Hadwen was born in Providence, Rhode Island and spent four years at Moses Brown School, then a further four years at the Clinton Grove Institute and one term's instruction at the Worcester County Manual Labor School. In 1844, while still a minor, he became owner of a farm in Worcester, which he improved and enlarged over the years. He became a member of the Worcester County Horticultural Society in 1847, and subsequently served as its trustee, vice president, and president. He was also a trustee and chairman of the Agricultural College at Amherst (now the University of Massachusetts Amherst), as well as commissioner of public parks in Worcester.
Hadwen bequeathed his arboretum to Clark University for the sole purpose of education, with the following words: "Said estate to be forever kept for the purpose of educating students in Agricultural, Historical, and Arboreal knowledge scientific and practical. I adopt this course with the purpose in view of preserving the trees and plants growing thereon, being a portion of my life work, shall be preserved as an Arboretum, and an object lesson to assist students in the education of the science and art of Arboriculture and improving the landscape." He also willed $1000 to Clark University to be invested, with the annual income used "to embellish the University grounds with ornamental trees and plants".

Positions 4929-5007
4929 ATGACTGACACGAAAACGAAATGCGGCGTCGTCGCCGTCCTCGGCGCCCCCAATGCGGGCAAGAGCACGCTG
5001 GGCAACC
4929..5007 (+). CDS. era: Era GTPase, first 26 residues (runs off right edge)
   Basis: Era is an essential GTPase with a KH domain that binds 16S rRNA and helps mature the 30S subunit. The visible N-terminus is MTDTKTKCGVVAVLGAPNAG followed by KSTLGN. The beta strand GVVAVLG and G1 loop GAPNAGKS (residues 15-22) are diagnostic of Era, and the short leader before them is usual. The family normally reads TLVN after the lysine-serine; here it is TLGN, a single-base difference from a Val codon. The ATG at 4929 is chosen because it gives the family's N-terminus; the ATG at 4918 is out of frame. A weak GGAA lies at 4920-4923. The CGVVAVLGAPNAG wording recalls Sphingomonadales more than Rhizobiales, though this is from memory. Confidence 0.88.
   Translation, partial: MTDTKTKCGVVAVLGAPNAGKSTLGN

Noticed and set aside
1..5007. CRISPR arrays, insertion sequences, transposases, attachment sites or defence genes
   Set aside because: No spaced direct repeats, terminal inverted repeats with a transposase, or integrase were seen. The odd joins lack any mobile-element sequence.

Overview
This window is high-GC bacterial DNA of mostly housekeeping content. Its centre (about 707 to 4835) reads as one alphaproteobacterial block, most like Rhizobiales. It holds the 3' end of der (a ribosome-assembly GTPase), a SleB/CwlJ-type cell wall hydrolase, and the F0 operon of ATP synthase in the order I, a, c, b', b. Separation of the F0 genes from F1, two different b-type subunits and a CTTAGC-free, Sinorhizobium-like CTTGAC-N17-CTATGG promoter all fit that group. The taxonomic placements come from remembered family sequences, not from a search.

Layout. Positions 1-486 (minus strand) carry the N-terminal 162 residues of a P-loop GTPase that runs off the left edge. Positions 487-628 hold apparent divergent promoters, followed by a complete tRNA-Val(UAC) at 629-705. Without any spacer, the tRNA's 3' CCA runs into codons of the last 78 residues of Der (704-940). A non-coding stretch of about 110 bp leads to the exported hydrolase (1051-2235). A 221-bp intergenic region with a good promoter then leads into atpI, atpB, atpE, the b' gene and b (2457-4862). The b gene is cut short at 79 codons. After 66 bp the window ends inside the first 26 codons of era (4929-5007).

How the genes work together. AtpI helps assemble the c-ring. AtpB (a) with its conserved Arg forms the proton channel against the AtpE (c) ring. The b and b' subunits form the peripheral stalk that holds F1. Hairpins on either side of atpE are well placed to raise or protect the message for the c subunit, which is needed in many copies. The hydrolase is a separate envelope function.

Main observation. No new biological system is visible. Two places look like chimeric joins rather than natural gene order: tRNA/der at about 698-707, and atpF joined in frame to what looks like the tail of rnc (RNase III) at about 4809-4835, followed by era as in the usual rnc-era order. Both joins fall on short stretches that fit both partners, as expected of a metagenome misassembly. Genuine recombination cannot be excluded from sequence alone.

- Hadwen Arboretum, owned by Clark University (at the corner of Lovell and May Street)
- Hadwen Park in Worcester, Massachusetts
- Franklin Pierce Rice, Worcester of Eighteen Hundred and Ninety-eight, F.S. Blanchard, 1899, page 641.
- Hadwen Arboretum Historical Notes
- Arbgarden entry
- Stephanie Parent, "Environmental Sustainability in Higher Education: Stakeholder Perceptions and Reported Behavior at Clark University"